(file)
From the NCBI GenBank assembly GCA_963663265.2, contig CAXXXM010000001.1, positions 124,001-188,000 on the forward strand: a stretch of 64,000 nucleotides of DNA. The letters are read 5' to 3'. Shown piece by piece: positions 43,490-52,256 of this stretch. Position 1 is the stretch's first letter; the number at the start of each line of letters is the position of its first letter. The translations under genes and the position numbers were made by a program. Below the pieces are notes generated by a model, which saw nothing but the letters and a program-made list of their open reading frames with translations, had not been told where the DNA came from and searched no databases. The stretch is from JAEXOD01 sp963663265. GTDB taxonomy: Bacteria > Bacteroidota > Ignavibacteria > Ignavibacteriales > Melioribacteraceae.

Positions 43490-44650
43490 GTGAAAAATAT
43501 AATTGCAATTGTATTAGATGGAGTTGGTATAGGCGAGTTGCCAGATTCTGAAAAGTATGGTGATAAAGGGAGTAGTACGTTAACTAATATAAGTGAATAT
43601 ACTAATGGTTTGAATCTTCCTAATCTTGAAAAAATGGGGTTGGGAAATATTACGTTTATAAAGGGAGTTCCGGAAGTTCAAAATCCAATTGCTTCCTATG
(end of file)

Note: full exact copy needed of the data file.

From the NCBI GenBank assembly GCA_963663265.2, contig CAXXXM010000001.1, positions 124,001-188,000 on the forward strand: a stretch of 64,000 nucleotides of DNA. The letters are read 5' to 3'. Shown piece by piece: positions 43,490-52,256 of this stretch. Position 1 is the stretch's first letter; the number at the start of each line of letters is the position of its first letter. The translations under genes and the position numbers were made by a program. Below the pieces are notes generated by a model, which saw nothing but the letters and a program-made list of their open reading frames with translations, had not been told where the DNA came from and searched no databases. The stretch is from JAEXOD01 sp963663265. GTDB taxonomy: Bacteria > Bacteroidota > Ignavibacteria > Ignavibacteriales > Melioribacteraceae.

Positions 43490-44650
43490 GTGAAAAATAT
43501 AATTGCAATTGTATTAGATGGAGTTGGTATAGGCGAGTTGCCAGATTCTGAAAAGTATGGTGATAAAGGGAGTAGTACGTTAACTAATATAAGTGAATAT
43601 ACTAATGGTTTGAATCTTCCTAATCTTGAAAAAATGGGGTTGGGAAATATTACGTTTATAAAGGGAGTTCCGGAAGTTCAAAATCCAATTGCTTCCTATG